The growing affordability of CBD was one of the key trends highlighted by Brightfield Group, which conducts market research for the emerging CBD sector, with its latest US CBD market report published on Tuesday.
Bethany Gomez of Brightfield Group said, “There is a consistent price reduction.” “At this point, we are not expecting that will change.”
According to the report, more people are buying CBD, and because of the epidemic, about 40% of the 5,000 CBD consumers surveyed by Brightfield in June said they had increased their consumption. However, Price falls across the industry Brightfield said that reduce the overall market price increase.
The CBD boom came on the heels of the December 2018 passage of the Agricultural Reform Act last year, known as the 2018 Farm Bill. That law removed low-THC cannabis and its derivatives from the Controlled Substances Act. Marijuana – which is also a variant of the same plant, but contains high levels of psychoactive THC (tetrahydrocarbonabinol) – a schedule I, federally illegal substance.
While the Farm Bill left a lot of discretion to the US Food and Drug Administration to develop guidelines for the CBD, the agency that regulates medicine, food, cosmetics and additives has yet to formalize a policy.
“It’s Econ 101,” Gomez said. “If you have a market for CVS with 3,000 brands, they will do anything they need to do.”
He said the pricing war started in the second half of last year, with sticker prices dropping by 20% to 30%. The products were cheaper after the Gir hemp crop, resulting in an excess of raw materials.
Those prices have fallen further in recent months due to Kovid-19 economic pressures and public health-related retail closures.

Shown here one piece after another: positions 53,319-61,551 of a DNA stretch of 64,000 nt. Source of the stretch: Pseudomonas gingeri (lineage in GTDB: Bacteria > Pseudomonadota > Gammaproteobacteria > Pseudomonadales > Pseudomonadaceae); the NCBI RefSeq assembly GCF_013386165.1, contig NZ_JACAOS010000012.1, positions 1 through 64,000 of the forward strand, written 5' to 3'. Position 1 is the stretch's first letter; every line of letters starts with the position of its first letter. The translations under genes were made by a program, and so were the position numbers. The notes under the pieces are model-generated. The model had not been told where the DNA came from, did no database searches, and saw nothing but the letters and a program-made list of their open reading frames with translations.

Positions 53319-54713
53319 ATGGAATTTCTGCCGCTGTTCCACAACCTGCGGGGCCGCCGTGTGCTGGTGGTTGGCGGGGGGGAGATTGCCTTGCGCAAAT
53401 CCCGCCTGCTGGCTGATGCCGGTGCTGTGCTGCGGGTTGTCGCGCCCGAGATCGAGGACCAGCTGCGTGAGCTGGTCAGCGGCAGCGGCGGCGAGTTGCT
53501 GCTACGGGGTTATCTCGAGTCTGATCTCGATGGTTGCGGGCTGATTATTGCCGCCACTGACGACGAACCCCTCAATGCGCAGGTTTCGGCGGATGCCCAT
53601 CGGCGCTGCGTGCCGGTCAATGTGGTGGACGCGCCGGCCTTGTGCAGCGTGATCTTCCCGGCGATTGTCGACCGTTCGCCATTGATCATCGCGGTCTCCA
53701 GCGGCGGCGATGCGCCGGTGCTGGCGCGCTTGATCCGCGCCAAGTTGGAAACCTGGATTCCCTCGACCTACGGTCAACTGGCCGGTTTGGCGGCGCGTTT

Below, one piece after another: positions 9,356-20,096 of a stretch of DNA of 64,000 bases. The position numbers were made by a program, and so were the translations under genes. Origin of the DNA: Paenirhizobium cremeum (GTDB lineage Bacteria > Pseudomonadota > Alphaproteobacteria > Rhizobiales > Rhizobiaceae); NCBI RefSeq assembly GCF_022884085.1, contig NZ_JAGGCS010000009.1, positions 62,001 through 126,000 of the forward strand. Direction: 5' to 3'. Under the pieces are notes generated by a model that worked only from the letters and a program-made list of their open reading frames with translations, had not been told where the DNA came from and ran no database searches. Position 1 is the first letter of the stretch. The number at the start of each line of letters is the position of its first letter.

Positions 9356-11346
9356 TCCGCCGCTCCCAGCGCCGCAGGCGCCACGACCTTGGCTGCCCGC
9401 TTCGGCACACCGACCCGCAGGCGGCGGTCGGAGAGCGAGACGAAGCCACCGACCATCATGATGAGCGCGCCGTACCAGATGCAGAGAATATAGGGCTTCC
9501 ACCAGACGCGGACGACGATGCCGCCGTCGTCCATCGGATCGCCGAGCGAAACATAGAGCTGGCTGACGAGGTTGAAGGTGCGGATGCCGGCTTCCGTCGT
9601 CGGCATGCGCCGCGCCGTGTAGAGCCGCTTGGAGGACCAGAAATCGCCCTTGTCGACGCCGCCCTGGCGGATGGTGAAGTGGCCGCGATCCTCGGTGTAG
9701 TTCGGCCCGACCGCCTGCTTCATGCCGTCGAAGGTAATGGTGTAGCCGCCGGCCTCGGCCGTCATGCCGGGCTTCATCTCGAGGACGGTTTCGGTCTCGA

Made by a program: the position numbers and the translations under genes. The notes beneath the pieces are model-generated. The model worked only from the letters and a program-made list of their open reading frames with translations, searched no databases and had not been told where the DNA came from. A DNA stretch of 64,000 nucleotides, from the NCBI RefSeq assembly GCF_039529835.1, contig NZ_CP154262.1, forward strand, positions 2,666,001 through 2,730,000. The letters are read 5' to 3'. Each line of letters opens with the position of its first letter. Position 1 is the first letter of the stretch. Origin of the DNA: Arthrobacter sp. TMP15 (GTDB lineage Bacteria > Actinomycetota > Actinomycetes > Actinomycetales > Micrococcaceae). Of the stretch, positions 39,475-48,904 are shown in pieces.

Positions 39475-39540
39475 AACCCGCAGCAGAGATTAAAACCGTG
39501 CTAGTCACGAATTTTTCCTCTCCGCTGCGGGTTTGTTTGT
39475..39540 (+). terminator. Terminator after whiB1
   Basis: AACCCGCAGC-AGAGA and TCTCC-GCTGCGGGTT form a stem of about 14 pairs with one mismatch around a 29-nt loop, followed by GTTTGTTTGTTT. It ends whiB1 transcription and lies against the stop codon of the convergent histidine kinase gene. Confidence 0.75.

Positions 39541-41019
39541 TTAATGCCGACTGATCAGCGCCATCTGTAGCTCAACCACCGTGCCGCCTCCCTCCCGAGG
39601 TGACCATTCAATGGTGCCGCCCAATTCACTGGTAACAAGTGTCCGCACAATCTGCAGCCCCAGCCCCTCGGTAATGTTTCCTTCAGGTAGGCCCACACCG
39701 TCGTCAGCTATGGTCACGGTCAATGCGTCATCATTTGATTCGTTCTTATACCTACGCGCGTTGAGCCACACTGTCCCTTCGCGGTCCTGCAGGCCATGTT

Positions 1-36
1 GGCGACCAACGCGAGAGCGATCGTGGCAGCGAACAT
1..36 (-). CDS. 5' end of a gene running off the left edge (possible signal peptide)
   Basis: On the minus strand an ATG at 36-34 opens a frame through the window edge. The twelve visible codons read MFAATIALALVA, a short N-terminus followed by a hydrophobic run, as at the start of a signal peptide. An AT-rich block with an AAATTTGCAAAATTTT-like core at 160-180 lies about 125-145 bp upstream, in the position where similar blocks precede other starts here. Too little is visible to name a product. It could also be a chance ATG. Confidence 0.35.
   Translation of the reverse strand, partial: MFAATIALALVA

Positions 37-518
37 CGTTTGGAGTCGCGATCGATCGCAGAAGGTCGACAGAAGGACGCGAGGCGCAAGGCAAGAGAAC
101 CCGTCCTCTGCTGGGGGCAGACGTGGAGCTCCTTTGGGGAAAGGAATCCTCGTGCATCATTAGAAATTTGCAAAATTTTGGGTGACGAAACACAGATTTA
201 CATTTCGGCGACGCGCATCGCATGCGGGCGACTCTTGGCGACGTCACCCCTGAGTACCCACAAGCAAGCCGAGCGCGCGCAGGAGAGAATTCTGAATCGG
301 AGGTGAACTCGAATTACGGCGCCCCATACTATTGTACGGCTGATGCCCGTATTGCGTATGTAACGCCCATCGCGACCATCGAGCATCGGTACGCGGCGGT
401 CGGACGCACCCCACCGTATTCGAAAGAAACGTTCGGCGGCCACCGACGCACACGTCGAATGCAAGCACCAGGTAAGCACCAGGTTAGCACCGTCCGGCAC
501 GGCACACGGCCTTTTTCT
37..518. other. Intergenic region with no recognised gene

One of the oldest ganja CBD companies, Bluebird Botanicals reduced its prices nearly 10-fold since launching its product in 2013, but has been stable since 2019, with the company’s chief executive, Brandon Beatty, giving CNN Business Told. Beatty and his colleagues are “currently declining in numbers and considering” the price drop due to the epidemic.
Prior to the Kovid-19, Tennessee CBD company Cat Naturals had reduced its prices by up to 30%, founder Kat Mustfield said. Since the epidemic, the company offered a 40% discount to individuals receiving social support benefits such as unemployment or disability.
The CBD oil tincture dropper bottle, which averaged about $ 80 and sometimes upwards of $ 100, is now selling for about $ 40 to $ 45 per bottle, Gomez, whose group conducted CBD market research, said .
CBD is not currently regulated like a dietary supplement, but if it is approved to be marketed as a supplement in the future, vendors may uncover structure and function. Claims its potential benefits.
This capability, however, rests on the FDA.
The agency’s steps toward developing a regulatory framework include listening to public comment, conducting research and testing on CBD products.
The lack of clear regulatory guidance combined with strong-expected price compression and potential Kovid-19 economic pressures led to a decline in Brightfield’s future sales expectations for the industry.
Brightfield now expects to have a $ 16.8 billion industry by 2025, which is lower than expected at around $ 24 billion.